How To Ride Unsupported Corners

We’ve been diving into some important skills in preparation for the 2022 KAP sani2c. The Adventure and Race are coming up from the 11th to 14th of May and the nonstop edition is set for 3-4 June if you’re up for an overload of all the sani2c riding goodness in less than 24hrs!

In this video and article we’ll be taking a look at how to ride unsupported corners, such as you might find on the Great Oke singletrack or a gravel road T-junction. These are corners that don’t have a built up bank to hold you through the turn. Having the ability to hold your momentum through corners such as these helps to keep your average speed up and reduce the amount of accelerating back up to speed you’ll need to do throughout the day.

Preparing For sani2c – How To Ride Unsupported Corners

Braking Early And Thoroughly

Traction is everything when it comes to unsupported corners and thus you want to be sure that you don’t need to touch the brakes while turning! Therefore the first thing to think about as you approach an unsupported corner is braking early and thoroughly so that you don’t need to slow down any more once you’ve started turning. CLICK HERE for our video and article on proper braking technique.

How To Ride Unsupported Corners
Your tires don’t perform well for cornering when under braking. Getting off the brakes to turn a corner is of utmost importance!

Entering Wide For The Corner

Along with early braking you want to enter the corner as wide as the track or road allows (and not being a nuisance to the other riders around you of course). This makes the corner a more gentle arc, allowing you to carry your entry speed around the turn, not feeling like you’re going to slide out or go off track.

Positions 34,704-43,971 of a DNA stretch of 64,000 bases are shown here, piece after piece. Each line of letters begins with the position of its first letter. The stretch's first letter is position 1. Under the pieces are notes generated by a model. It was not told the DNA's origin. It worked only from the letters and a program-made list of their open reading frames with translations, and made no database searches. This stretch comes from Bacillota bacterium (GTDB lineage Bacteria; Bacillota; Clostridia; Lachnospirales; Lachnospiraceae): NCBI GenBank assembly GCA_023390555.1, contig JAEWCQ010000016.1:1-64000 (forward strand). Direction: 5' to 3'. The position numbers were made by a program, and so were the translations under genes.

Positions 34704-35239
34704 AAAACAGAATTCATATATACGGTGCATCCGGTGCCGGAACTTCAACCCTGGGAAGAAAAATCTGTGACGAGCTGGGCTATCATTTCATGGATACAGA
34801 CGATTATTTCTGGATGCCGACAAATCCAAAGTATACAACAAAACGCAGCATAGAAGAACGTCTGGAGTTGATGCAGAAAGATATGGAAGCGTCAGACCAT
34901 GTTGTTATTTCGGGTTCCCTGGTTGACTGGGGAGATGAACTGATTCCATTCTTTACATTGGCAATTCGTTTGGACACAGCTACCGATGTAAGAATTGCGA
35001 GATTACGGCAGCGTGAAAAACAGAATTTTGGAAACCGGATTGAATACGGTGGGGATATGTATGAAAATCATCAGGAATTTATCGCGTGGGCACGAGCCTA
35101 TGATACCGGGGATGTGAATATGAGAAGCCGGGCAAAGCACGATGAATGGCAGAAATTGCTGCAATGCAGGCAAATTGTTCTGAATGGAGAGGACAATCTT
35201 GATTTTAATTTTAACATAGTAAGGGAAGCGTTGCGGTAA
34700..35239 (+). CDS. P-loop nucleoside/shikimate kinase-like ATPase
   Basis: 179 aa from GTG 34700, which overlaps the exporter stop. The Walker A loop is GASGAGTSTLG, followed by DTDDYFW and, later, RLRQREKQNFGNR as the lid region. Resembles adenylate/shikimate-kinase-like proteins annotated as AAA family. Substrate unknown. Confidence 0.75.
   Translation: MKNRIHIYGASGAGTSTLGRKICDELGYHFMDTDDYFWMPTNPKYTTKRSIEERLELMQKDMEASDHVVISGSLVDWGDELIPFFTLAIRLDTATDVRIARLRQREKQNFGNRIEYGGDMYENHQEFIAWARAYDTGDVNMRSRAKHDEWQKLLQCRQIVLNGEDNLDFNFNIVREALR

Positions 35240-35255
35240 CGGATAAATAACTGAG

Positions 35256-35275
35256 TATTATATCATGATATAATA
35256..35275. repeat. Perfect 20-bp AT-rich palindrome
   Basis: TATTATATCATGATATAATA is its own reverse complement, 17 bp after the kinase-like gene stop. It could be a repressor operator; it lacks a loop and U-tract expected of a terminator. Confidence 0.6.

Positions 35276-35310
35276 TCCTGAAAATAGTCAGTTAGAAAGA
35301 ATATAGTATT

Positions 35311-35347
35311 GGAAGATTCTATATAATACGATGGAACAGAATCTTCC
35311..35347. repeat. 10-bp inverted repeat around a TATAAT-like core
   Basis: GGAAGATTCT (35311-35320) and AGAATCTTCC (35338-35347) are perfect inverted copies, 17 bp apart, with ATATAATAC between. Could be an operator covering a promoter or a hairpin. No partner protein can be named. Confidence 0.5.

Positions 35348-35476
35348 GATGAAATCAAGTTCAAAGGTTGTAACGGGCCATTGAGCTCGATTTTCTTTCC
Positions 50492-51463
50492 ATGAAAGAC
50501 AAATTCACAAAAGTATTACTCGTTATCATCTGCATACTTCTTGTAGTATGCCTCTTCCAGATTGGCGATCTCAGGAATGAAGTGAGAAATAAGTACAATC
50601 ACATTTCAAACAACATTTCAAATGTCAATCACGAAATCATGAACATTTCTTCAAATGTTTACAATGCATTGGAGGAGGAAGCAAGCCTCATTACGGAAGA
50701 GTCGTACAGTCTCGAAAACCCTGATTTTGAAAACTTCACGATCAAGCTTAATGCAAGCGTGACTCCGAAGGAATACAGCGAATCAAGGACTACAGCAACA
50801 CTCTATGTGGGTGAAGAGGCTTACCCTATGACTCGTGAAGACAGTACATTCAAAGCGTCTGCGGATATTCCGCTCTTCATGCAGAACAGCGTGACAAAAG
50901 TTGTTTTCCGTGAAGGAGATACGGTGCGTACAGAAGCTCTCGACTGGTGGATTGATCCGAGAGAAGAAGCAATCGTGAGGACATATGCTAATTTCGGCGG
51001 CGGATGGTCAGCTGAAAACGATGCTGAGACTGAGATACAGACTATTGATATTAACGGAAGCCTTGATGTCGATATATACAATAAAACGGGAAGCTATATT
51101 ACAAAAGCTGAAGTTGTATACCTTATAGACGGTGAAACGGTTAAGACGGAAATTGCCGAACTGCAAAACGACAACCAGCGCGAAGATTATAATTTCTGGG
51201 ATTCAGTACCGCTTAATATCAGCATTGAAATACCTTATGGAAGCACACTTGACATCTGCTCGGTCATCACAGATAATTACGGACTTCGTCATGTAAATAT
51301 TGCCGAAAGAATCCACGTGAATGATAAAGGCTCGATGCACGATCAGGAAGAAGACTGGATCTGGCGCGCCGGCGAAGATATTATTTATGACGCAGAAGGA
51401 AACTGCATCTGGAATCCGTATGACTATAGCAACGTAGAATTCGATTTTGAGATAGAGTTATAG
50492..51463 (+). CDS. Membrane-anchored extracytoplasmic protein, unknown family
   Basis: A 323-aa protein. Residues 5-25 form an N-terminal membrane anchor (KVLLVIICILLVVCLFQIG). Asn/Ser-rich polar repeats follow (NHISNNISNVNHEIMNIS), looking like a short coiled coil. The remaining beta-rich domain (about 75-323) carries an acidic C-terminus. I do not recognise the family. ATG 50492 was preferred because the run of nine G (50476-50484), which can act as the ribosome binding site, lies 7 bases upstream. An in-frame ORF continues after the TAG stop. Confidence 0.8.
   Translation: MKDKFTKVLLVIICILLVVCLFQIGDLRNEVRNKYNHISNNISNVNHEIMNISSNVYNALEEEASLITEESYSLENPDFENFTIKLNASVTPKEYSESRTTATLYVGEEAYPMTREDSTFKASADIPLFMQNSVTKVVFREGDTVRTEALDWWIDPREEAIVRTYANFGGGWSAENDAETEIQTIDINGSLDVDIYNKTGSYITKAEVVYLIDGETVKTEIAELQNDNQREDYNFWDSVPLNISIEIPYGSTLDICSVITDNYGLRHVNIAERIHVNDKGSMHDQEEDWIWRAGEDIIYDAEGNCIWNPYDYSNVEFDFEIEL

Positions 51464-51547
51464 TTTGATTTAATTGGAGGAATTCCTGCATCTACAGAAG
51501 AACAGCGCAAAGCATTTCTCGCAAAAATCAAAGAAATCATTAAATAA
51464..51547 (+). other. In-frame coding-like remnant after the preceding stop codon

Keeping Your Eyes Up / Spotting The Exit

Once you are in the corner, keep your eyes up and look at the point where you want to exit the turn. This helps your body relax and draws your posture toward hitting that exit point. This is a very important component to effective cornering and required attention and practice to get right.

How To Ride Unsupported Corners
Look for the wides part of the track (or road if turning at a gravel T-junction) that you can use to enter a corner, even 10cm extra makes a difference! Once you’re in the turn, keep those eyes up and spot the exit!

Body Position

Along with spotting the exit. Focus on leaning your bike inwards but not your body. Think about putting pressure on your inside hand (eg. left hand if turning left) and outside foot (eg. right foot if turning left). This drives your weight into the side knobs of your tires designed for cornering traction. This body position is key for traction and stability when there isn’t a berm to support you through a turn.

If you can nail all these points (listed below) you will be well on your way to carrying good momentum through the corners, helping to conserve valuable energy and boost confidence in your riding ability during your 3 day stage race! It certainly takes time to build this confidence so be sure to practice these skills whenever you’re out riding your bike in prep for sani2c. Focus on nailing the body position!

Remember the points:

  • Brake early and thoroughly.
  • Enter as wide a you can.
  • Keep your eyes up / spot the exit.
  • Weight inside hand and outside foot.

You can practice this cornering technique on any surface on which you have room to do some gentle carving turns. Practicing on a familiar and repeatable corner and can help you see the progression of your skills. Having a friend video you so that you can review your positionand technique helps too!

Thanks for watching, keep an eye out for more content in the coming weeks and be sure to follow the racing from sani2c on their Instagram Stories come 12 May!

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